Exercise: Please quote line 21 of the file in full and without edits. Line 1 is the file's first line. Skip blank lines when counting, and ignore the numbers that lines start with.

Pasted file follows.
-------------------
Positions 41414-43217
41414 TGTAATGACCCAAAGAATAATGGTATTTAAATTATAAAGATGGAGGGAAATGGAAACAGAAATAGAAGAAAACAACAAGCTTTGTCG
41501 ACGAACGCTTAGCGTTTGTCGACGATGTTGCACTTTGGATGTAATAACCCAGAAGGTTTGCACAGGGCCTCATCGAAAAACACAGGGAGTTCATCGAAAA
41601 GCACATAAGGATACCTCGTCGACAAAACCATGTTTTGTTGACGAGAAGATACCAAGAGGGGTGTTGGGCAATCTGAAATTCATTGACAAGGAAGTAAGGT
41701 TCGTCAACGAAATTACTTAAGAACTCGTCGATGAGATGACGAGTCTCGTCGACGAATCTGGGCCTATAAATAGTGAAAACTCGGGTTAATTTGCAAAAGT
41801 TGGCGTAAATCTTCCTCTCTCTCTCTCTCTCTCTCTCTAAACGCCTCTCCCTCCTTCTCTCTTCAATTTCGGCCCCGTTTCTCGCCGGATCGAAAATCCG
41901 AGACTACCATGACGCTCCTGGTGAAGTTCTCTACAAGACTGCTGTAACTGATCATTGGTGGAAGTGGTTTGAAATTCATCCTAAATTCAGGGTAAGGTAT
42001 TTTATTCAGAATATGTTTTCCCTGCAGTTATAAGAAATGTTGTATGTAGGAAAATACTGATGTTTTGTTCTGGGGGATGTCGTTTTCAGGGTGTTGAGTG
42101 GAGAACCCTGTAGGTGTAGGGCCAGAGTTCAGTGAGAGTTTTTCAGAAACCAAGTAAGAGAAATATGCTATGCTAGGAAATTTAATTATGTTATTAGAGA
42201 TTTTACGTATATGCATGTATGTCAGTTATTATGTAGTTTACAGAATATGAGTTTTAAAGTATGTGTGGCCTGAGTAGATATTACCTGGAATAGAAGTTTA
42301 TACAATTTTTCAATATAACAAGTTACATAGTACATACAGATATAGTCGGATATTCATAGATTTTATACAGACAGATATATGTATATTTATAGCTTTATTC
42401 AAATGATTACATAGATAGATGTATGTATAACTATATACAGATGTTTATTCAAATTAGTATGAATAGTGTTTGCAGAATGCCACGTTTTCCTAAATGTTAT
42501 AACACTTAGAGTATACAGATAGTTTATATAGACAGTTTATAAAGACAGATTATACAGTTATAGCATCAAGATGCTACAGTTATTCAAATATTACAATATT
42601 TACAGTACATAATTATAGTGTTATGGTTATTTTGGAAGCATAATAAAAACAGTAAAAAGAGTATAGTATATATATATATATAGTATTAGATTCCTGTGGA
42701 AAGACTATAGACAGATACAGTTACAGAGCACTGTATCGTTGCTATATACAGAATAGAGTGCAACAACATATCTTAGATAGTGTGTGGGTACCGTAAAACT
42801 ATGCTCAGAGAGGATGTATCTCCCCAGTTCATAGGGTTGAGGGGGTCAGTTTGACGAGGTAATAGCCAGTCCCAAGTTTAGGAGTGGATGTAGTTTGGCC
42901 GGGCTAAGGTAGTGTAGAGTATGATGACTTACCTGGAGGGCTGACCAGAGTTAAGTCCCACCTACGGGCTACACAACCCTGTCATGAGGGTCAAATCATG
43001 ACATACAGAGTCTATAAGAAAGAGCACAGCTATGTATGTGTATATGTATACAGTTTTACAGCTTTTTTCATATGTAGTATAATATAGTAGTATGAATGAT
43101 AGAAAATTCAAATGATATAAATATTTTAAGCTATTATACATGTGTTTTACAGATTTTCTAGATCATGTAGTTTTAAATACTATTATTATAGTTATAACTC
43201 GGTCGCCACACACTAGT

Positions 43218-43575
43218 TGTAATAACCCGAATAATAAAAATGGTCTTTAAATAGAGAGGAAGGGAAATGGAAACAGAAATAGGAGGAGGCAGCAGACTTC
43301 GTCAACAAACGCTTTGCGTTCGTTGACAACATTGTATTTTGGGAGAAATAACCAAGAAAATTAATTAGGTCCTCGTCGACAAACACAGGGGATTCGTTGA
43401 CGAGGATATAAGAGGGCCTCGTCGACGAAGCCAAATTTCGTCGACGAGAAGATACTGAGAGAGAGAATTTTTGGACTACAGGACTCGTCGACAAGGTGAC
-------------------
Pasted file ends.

Positions 43218-43575